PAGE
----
Published online as part of World Coal's Handling Week, Eric Yan, Eriez Flotation Division, and Jose Marin, Eriez Minerals and Materials Processing, USA, detail technology developments that can facilitate ways to
Today’s mining operators strive to get maximum return from existing mines. In this challenging environment, mine management must consider methods to improve efficiency, increase productivity and obtain more from existing mines. Building new mines is not an option in most locations across the globe. The following outlines three trends that provide opportunities to increase profits, improve quality and
Figure 1. Double Team: a suspended magnet and metal detector offer the highest level of protection to conveyor belts and crushing equipment.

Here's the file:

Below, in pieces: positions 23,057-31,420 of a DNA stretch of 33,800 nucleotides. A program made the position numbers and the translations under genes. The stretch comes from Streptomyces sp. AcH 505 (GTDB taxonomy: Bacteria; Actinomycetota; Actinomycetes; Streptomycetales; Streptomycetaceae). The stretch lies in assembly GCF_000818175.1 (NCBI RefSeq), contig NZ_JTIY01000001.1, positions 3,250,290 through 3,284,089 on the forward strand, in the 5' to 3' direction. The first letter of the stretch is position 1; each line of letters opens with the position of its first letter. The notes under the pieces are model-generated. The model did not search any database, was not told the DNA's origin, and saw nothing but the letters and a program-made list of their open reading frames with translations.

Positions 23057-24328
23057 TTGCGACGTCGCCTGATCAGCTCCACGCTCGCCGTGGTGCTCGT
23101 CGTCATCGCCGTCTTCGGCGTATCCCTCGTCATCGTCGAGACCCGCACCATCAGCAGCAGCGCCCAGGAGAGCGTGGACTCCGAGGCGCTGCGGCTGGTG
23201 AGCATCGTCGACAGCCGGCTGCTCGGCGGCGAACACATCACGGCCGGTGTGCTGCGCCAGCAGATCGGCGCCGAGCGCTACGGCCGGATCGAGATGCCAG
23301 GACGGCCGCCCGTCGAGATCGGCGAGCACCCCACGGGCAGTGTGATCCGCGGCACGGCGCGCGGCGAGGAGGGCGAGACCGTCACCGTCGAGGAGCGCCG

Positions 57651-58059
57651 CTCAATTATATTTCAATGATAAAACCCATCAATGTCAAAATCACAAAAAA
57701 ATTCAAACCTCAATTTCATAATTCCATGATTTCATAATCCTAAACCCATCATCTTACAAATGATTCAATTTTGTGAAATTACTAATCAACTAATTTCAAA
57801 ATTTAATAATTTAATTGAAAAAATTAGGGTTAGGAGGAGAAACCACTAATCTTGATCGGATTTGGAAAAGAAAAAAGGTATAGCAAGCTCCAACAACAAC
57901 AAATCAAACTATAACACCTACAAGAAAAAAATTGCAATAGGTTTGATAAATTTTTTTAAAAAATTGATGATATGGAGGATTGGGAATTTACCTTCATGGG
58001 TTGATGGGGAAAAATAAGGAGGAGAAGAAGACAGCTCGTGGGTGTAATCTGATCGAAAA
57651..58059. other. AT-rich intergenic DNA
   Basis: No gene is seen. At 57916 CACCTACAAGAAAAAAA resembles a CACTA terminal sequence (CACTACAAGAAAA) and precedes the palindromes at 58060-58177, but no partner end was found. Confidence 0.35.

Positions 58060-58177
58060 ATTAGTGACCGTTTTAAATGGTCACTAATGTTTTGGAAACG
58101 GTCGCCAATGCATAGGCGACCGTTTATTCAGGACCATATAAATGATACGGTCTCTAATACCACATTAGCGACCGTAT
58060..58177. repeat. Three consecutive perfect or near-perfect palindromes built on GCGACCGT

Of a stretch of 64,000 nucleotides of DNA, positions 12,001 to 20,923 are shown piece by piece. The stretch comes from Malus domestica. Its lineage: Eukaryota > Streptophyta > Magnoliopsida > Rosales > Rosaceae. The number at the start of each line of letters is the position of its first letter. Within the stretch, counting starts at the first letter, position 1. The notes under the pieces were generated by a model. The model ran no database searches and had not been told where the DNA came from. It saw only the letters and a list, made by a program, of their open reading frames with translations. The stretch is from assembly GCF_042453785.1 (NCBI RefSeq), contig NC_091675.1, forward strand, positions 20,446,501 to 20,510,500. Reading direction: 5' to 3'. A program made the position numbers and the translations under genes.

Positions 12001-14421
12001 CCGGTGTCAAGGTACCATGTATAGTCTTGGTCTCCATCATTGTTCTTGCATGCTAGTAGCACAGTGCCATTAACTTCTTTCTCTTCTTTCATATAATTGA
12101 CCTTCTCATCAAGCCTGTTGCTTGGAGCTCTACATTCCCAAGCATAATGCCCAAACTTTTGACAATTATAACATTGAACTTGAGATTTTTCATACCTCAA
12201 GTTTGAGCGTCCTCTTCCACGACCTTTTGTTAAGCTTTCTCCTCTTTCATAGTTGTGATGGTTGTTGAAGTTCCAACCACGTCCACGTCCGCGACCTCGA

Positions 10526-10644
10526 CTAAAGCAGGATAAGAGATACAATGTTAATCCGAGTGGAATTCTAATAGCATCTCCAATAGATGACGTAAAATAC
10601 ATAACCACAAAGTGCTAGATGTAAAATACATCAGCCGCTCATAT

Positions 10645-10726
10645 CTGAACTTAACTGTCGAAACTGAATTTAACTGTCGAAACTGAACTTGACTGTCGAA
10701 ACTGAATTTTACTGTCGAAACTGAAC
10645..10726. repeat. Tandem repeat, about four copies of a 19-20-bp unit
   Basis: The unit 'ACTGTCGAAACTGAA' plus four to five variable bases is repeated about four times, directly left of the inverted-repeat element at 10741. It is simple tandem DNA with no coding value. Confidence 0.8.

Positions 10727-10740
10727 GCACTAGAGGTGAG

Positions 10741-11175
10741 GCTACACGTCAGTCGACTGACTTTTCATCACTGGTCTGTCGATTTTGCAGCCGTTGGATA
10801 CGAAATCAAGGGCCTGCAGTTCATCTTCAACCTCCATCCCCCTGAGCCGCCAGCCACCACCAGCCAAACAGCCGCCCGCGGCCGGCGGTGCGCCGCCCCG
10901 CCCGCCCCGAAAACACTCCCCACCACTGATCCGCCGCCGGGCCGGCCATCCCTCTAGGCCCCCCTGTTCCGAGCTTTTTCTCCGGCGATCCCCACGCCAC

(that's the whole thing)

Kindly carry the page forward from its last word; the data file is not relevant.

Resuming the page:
Using suspended magnets and metal detection to remove damaging tramp metal
Mine operators find they can eliminate plant downtime by properly installing suspended magnets in combination with metal detection equipment for removal of tramp metal. It has been proven that the combination of suspended magnets and metal detectors outperform the use of magnets alone. The reason for this is that not all tramp metal is ferrous.
Pairing Eriez metal detectors with magnetic separators
Neither a metal detector nor a magnetic separator is 100% effective in removing tramp metal on its own. The Double Team combination results in as close to a perfect product protection as possible.
Working in conjunction, the magnet removes the ferrous materials, while the metal detector focuses on any ferrous missed by the magnet, as well as nonferrous metal, e.g.